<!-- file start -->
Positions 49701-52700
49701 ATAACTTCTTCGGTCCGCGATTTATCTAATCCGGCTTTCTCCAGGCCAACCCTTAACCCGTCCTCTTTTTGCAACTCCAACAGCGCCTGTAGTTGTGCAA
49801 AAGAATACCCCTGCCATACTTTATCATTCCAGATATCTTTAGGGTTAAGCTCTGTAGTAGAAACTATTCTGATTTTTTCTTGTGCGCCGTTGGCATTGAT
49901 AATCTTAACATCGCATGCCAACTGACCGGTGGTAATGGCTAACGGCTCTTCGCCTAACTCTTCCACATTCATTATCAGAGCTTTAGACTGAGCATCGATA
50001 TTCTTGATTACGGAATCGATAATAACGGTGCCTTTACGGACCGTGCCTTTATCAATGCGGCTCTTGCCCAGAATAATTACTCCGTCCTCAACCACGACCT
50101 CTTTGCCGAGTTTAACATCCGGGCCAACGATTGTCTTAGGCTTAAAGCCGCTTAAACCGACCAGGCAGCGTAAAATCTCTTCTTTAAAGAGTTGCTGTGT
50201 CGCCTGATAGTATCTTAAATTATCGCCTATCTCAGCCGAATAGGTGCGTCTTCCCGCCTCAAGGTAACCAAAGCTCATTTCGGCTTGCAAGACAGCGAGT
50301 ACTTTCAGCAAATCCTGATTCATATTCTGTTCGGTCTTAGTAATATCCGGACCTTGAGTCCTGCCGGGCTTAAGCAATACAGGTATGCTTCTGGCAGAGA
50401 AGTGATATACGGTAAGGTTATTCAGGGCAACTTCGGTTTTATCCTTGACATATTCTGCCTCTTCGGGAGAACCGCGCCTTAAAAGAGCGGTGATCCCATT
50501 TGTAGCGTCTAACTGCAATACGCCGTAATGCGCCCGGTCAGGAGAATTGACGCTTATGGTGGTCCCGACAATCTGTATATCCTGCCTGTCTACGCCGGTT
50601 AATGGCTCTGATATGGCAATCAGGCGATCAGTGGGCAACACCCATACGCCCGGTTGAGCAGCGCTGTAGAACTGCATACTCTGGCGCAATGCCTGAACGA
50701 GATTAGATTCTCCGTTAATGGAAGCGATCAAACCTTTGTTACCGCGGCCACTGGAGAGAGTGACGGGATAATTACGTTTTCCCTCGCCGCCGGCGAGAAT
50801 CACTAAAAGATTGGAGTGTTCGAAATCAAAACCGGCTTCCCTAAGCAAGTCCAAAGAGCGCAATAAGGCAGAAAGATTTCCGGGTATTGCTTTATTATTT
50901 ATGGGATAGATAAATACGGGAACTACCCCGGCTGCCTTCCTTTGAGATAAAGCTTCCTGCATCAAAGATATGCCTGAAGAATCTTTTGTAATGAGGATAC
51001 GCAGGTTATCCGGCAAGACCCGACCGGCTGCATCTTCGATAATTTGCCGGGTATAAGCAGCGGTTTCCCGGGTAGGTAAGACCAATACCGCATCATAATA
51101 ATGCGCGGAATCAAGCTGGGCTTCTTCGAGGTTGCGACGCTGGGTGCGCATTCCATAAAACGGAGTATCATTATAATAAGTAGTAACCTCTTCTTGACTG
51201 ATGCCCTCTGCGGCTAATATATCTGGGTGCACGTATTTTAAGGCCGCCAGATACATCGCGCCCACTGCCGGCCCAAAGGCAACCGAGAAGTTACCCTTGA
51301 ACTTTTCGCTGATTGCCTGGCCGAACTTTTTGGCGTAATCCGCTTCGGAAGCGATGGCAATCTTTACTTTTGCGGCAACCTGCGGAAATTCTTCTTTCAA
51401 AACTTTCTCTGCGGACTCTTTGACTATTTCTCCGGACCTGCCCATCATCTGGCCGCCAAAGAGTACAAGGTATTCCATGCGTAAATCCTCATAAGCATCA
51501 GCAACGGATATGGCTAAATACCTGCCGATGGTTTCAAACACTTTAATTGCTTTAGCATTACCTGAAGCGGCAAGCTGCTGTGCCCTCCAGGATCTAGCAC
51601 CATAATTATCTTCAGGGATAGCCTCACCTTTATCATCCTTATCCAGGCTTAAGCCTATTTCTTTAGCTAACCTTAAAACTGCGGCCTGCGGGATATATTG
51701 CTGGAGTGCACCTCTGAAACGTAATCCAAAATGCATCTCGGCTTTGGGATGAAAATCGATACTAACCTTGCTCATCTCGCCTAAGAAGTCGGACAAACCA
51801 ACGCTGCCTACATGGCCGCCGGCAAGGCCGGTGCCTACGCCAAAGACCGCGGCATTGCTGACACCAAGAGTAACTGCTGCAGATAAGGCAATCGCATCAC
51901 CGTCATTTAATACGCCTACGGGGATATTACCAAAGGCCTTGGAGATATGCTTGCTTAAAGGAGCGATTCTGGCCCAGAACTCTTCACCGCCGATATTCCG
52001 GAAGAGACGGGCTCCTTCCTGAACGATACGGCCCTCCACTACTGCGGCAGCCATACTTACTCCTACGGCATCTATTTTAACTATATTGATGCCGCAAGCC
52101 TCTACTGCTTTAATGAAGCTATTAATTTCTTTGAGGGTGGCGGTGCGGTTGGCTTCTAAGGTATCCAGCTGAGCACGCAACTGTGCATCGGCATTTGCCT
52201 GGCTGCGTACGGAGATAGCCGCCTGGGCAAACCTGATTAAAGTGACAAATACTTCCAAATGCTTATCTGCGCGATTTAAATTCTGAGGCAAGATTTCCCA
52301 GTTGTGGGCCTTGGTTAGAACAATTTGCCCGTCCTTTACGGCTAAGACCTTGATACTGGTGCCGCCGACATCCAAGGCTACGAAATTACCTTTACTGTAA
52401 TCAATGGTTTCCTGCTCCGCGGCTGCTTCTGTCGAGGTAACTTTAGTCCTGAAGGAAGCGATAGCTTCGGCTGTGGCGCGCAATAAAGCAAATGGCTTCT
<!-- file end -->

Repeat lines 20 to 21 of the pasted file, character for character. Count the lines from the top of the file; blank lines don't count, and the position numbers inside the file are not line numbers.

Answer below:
51501 GCAACGGATATGGCTAAATACCTGCCGATGGTTTCAAACACTTTAATTGCTTTAGCATTACCTGAAGCGGCAAGCTGCTGTGCCCTCCAGGATCTAGCAC
51601 CATAATTATCTTCAGGGATAGCCTCACCTTTATCATCCTTATCCAGGCTTAAGCCTATTTCTTTAGCTAACCTTAAAACTGCGGCCTGCGGGATATATTG